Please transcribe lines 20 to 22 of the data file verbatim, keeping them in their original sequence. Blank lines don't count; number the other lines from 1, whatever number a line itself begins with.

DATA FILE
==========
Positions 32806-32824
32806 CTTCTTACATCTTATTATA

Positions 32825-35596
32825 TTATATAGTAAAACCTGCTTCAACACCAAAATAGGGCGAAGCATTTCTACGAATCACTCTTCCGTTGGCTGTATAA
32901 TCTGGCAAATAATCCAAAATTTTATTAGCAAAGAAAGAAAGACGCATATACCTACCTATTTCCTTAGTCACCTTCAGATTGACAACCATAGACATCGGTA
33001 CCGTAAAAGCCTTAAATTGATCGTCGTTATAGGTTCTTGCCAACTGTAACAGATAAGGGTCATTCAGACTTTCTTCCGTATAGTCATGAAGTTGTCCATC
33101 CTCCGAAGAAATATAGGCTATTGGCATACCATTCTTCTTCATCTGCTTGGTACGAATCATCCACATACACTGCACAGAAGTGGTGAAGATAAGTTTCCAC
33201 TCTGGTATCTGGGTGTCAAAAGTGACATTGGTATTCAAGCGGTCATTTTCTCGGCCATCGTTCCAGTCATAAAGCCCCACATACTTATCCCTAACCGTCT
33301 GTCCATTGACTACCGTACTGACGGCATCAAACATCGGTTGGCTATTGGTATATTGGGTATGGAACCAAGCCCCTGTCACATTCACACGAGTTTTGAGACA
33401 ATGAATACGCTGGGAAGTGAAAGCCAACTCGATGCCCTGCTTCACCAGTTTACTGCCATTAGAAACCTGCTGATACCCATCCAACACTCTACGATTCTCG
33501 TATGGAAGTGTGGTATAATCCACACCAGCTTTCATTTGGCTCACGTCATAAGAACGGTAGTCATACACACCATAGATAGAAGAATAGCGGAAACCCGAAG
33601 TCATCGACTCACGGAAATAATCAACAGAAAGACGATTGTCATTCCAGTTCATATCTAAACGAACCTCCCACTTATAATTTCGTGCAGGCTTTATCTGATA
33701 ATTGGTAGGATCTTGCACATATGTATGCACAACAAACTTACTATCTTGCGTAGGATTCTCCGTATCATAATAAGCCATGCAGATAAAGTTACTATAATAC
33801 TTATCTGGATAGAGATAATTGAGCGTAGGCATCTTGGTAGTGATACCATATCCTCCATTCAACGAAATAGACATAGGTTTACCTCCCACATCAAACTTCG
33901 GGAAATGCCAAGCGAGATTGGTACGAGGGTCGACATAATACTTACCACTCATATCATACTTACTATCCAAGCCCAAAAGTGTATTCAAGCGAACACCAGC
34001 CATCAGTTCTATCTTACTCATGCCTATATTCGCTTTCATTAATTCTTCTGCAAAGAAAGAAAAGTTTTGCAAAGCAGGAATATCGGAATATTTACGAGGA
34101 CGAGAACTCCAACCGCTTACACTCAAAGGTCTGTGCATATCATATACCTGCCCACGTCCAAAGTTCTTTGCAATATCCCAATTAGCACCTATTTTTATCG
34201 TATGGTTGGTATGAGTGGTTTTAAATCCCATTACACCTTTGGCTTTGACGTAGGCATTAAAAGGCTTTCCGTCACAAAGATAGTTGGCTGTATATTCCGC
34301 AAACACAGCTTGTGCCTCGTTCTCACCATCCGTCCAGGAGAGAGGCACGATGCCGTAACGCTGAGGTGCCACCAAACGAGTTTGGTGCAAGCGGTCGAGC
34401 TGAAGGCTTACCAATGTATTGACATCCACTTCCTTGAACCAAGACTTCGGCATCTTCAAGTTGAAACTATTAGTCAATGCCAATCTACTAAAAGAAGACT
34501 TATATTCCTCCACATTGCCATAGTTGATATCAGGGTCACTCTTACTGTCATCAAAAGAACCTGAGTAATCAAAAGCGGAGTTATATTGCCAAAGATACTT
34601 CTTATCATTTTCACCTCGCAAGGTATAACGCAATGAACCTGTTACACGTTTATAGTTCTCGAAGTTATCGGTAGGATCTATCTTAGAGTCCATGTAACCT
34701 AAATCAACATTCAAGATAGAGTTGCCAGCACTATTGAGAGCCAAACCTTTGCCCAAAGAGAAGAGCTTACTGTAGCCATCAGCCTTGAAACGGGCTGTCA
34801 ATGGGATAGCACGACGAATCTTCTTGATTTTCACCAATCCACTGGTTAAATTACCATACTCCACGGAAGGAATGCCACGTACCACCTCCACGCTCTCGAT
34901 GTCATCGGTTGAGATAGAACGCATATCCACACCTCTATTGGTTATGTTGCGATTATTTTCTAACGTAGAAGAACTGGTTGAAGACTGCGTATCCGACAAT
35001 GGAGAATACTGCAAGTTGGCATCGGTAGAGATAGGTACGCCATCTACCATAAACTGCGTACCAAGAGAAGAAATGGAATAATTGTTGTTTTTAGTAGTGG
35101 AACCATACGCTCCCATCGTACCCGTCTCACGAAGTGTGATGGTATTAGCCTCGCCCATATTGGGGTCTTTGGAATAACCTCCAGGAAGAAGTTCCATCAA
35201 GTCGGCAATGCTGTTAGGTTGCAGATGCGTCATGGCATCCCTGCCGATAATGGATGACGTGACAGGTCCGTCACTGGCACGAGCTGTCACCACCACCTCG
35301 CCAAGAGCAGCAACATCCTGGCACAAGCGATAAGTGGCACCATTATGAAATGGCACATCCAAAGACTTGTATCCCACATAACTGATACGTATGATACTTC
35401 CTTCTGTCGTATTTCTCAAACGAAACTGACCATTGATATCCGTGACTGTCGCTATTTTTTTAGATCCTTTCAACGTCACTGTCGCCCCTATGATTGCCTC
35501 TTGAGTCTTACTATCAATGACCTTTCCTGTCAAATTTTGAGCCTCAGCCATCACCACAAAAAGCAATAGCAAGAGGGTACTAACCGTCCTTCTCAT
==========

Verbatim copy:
34401 TGAAGGCTTACCAATGTATTGACATCCACTTCCTTGAACCAAGACTTCGGCATCTTCAAGTTGAAACTATTAGTCAATGCCAATCTACTAAAAGAAGACT
34501 TATATTCCTCCACATTGCCATAGTTGATATCAGGGTCACTCTTACTGTCATCAAAAGAACCTGAGTAATCAAAAGCGGAGTTATATTGCCAAAGATACTT
34601 CTTATCATTTTCACCTCGCAAGGTATAACGCAATGAACCTGTTACACGTTTATAGTTCTCGAAGTTATCGGTAGGATCTATCTTAGAGTCCATGTAACCT